Defence manufacturer opens new factory

The strengths of two manufacturers are now housed under one roof thanks to the opening of Millatec Engineering’s new factory in Brisbane on March 8.

The strengths of two manufacturers are now housed under one roof thanks to the opening of Millatec Engineering’s new factory in Brisbane on March 8.

Jan Jarratt MP, Parliamentary Secretary for Employment & Economic Development in Queensland officiated at the launch of the purpose built 1700sq m facility at Sherwood which houses Millatec’s CNC equipment.

“The new factory lets us combine our CNC machining with our CNC turning and grinding equipment,” says James Johnson, Managing Director of Millatec.

Two years ago precision machining specialist Millatec acquired BPG Engineering, a turning and grinding company and, until recently, have been operating out of two factories.

“Finding one location for all our staff and equipment means we can fill orders more rapidly and maintain or even improve our 95% delivery on time rates.”

Millatec Engineering was formed in 1998 as a machining company which outsourced its CNC turned components until the acquisition of BPG Engineering in late 2007. The combination of machining and finishing specialities has seen the company move from one success to another.

“Not only has our company increased in size, we have increased staff numbers and our customer base,” according to Robert Owen, Senior Business Manager.

Core customers within Millatec include BAE Systems, DSTO, CSIRO, Ellex Medical, Orrcon, One Steel, Surtron and they also act as a breakdown service for Caltex Refineries and Coca-Cola.

Millatec supplies machined precision components requiring a high level of tolerance and quality to the medical, defence, telecommunications, avionics, food and beverage, mining and tube making industries.

The company has a strong focus on innovation and has entered into a seven year collaborative research agreement with the Defence Materials Technology Centre (DMTC), whose Queensland node was also launched at the event.

“Being part of the DMTC gives our company access to the larger supply chain network in the defence industry,” according to Johnson.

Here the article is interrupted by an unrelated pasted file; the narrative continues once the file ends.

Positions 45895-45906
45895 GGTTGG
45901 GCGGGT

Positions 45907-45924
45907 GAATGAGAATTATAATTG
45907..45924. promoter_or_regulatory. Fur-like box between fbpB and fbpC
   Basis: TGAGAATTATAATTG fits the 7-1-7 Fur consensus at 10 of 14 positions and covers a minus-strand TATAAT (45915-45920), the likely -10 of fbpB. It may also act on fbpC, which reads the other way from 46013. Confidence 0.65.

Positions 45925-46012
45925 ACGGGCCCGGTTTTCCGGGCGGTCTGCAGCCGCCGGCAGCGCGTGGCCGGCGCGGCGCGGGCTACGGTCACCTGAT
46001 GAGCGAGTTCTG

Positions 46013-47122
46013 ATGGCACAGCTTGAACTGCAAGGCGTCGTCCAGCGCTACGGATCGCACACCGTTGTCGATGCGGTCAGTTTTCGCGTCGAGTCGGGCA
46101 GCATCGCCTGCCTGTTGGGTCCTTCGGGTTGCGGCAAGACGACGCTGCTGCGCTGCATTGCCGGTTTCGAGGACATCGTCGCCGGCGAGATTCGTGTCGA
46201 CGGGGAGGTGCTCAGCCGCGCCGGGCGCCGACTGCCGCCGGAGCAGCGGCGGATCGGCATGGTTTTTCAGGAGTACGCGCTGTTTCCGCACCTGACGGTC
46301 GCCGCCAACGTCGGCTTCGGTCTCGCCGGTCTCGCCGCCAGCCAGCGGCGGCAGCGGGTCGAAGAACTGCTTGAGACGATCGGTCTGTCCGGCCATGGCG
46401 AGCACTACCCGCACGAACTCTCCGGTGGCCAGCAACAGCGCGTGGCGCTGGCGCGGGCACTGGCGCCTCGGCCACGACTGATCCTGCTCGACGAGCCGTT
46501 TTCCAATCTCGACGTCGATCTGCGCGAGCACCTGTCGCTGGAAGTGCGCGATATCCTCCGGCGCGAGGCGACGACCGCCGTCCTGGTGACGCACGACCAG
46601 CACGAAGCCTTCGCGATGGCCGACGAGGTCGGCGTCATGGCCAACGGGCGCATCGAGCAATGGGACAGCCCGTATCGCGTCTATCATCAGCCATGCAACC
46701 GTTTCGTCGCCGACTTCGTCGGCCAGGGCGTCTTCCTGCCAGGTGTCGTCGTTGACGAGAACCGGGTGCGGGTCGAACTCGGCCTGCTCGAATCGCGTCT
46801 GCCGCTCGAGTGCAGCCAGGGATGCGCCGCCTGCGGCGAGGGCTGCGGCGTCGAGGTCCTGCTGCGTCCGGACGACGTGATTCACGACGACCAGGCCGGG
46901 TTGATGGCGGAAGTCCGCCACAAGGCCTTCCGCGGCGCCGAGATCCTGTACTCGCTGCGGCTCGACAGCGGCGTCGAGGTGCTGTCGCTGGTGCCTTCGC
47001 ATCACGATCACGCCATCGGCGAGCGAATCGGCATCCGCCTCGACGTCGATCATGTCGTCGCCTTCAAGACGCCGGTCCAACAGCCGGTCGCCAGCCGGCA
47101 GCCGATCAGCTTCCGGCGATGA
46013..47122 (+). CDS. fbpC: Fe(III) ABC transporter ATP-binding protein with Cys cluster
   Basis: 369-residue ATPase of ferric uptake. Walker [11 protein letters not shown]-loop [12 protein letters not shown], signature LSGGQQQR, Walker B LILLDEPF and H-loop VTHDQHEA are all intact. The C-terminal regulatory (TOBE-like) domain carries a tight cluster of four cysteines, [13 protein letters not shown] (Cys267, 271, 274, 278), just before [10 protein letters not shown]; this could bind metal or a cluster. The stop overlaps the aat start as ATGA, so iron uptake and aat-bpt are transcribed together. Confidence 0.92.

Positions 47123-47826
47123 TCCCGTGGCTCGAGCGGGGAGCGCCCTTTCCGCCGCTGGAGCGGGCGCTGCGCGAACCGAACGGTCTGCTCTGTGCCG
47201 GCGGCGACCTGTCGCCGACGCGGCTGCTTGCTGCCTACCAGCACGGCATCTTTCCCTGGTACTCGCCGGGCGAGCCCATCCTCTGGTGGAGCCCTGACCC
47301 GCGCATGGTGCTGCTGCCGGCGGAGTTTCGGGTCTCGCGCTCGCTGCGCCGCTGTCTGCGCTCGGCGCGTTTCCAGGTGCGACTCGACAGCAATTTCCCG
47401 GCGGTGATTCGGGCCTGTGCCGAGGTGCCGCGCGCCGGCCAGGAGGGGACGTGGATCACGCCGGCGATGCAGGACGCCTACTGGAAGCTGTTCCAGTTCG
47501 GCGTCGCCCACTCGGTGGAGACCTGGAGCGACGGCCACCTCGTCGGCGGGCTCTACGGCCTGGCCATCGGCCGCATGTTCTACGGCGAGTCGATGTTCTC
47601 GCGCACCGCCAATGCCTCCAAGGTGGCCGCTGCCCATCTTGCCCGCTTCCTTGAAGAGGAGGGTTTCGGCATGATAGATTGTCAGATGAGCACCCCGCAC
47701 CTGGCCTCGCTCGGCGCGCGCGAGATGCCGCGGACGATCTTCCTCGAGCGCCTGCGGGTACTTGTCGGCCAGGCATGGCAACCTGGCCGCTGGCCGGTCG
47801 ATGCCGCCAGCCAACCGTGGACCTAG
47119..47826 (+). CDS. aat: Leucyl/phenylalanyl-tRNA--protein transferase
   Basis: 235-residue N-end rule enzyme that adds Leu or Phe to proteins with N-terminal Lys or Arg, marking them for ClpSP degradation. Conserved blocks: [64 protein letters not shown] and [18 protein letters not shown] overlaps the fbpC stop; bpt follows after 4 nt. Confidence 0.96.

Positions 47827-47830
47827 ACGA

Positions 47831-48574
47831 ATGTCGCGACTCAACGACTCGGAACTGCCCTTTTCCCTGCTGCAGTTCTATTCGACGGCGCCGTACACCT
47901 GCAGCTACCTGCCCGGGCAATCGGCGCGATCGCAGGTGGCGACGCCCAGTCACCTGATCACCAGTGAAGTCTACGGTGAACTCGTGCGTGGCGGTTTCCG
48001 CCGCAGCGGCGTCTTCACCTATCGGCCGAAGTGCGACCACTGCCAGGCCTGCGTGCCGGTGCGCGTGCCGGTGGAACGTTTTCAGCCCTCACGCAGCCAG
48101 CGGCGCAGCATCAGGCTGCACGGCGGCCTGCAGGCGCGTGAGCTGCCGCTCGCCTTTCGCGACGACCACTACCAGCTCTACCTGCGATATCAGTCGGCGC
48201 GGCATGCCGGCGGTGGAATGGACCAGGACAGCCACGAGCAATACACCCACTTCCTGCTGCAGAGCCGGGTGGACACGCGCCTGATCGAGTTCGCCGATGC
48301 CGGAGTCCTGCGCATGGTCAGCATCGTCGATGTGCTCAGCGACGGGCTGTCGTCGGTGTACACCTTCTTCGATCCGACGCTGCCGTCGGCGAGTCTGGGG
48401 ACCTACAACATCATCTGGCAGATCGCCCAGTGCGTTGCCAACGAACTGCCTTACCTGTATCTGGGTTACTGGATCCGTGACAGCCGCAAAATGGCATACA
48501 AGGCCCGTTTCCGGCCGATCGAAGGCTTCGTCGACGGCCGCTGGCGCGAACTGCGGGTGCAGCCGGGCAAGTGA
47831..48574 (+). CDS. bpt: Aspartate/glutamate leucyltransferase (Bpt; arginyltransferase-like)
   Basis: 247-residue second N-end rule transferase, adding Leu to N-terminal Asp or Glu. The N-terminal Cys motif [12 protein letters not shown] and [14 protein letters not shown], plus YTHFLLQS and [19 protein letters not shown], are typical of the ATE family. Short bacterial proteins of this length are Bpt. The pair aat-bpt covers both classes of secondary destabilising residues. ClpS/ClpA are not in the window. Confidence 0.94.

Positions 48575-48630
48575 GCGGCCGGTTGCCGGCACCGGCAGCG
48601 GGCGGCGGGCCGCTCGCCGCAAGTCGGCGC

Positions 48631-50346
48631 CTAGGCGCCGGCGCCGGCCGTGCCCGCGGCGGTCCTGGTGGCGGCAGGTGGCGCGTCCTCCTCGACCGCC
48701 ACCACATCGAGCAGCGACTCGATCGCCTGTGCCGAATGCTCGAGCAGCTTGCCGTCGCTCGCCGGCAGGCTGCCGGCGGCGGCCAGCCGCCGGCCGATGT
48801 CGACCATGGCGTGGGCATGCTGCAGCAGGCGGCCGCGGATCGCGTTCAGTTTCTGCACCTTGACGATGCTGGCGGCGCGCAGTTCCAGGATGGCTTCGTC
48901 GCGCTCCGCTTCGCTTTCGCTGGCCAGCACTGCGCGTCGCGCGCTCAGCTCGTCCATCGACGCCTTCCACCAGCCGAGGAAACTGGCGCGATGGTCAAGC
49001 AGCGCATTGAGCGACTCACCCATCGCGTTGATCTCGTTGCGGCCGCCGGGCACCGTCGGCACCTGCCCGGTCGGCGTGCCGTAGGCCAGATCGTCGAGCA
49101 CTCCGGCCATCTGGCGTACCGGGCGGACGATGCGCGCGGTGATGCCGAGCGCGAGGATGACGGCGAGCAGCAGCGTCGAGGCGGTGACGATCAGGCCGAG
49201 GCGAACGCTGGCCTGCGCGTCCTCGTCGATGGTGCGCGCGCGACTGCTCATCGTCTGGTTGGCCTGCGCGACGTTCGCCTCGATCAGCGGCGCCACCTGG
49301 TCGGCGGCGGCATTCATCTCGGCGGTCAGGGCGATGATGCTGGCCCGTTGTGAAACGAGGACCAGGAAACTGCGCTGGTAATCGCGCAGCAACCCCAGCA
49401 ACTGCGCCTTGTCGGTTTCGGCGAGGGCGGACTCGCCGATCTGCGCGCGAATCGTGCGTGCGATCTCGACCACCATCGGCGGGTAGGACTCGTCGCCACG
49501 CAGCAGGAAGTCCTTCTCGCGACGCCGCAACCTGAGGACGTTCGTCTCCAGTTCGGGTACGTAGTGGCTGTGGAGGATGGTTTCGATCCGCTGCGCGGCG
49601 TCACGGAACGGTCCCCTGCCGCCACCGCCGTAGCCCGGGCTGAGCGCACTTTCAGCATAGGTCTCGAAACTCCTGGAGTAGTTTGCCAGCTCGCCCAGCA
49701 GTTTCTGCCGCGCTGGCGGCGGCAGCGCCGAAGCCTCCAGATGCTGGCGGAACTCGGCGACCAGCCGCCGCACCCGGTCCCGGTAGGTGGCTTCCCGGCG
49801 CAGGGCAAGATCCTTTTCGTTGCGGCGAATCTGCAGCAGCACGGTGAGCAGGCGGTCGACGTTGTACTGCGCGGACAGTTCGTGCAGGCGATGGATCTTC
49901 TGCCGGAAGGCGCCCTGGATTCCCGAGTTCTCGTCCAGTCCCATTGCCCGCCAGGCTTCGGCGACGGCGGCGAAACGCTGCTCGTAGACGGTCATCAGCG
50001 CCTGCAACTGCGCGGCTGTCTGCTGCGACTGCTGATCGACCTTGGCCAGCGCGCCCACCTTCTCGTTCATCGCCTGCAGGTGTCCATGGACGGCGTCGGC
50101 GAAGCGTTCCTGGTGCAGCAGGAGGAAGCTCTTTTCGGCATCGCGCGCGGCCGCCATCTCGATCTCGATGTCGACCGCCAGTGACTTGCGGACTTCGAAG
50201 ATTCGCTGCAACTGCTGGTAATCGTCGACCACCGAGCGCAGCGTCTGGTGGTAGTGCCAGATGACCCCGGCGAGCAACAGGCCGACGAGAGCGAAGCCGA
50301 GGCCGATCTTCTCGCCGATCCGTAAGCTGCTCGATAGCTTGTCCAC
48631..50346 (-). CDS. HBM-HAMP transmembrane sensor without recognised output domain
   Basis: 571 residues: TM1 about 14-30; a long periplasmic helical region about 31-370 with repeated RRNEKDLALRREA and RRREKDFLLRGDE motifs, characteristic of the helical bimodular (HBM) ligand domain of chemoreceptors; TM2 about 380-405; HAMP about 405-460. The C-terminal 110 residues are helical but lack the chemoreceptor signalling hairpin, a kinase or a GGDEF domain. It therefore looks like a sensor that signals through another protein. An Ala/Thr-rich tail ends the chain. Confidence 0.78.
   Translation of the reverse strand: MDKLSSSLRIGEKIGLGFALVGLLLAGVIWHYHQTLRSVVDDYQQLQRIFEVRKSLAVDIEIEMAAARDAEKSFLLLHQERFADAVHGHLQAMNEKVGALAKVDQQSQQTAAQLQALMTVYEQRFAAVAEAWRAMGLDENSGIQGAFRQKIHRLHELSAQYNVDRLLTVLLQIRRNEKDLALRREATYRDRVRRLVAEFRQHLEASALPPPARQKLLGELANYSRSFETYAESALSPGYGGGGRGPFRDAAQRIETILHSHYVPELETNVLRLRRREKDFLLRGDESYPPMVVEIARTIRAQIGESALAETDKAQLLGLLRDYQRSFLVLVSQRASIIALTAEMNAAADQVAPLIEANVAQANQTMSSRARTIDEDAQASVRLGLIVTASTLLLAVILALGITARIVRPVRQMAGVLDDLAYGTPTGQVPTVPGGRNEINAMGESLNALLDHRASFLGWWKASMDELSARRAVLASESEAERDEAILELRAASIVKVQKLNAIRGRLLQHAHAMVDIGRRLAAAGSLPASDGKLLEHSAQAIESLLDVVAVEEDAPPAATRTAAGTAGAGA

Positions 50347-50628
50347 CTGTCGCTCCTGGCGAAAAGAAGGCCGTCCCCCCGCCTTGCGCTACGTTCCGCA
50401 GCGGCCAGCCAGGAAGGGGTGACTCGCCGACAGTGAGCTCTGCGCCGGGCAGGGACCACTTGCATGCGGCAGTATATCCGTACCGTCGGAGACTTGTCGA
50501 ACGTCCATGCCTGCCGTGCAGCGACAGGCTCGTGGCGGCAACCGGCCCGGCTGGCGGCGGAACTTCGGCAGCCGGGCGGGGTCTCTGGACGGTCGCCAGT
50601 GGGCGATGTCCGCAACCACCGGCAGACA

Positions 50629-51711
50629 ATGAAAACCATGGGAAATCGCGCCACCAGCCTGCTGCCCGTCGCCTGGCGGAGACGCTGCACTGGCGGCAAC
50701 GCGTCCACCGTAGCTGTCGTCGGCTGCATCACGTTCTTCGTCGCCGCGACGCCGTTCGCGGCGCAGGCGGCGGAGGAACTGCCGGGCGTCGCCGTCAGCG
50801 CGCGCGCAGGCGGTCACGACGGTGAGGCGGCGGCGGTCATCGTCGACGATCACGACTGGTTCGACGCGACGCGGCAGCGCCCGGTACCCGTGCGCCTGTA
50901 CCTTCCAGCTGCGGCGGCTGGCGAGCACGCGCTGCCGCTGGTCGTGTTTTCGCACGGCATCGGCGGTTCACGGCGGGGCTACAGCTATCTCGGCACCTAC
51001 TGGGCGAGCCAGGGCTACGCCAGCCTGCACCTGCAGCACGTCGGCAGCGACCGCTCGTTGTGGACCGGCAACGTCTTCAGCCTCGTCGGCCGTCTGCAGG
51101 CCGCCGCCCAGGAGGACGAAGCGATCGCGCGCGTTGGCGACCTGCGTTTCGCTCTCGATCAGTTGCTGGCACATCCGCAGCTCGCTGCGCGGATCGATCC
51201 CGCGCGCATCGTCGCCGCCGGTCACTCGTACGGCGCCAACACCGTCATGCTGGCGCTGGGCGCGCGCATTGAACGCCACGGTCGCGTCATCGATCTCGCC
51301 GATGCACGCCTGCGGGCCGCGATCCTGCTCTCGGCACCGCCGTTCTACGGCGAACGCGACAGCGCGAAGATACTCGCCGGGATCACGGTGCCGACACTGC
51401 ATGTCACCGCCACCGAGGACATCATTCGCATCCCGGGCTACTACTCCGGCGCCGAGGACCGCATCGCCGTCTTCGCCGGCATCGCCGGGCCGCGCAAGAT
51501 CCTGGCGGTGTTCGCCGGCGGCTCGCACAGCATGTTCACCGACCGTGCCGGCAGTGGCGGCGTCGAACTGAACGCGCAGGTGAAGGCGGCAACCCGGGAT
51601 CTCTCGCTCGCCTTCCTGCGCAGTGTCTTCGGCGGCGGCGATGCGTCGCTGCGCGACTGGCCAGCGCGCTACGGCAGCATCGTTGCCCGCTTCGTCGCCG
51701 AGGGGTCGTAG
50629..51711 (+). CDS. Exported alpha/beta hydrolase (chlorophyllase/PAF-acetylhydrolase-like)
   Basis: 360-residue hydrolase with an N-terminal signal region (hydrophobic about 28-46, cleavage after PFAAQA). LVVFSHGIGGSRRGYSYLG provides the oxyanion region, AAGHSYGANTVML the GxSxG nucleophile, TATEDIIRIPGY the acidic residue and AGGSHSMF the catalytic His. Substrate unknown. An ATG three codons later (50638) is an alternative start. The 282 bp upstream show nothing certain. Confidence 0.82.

“It also gives us access to top researchers who are developing ways to introduce new product lines and improve our manufacturing processes.”

“We are currently working with BAE Systems’ research team in Adelaide on benchmarking and other titanium machining activities. We are also working with Seco Tools and researchers from CAST on new methodologies and tool geometry to cut stainless steel.”

The value of research with DMTC is the creation of versatile manufacturing technologies that can be applied not only in the defence industry, but also in a range of civilian industries such as aviation and medical device manufacture.

Dr Mark Hodge, CEO of DMTC said Queensland is at the leading edge of Defence research in materials science.

“Our Queensland researchers are working with local manufacturers to break down the barriers preventing them from taking part in the global defence supply chain.”

The DMTC is a joint venture between defence, industry, universities and government research agencies whose Queensland node is supported by the Queensland Government’s Smart Futures fund and managed by the CAST Cooperative Research Centre.

Along with major research programs in air platforms and propulsion systems, DMTC’s Queensland researchers are looking into so-called “enabling” technologies required for local fabrication of components based on new materials such as titanium.

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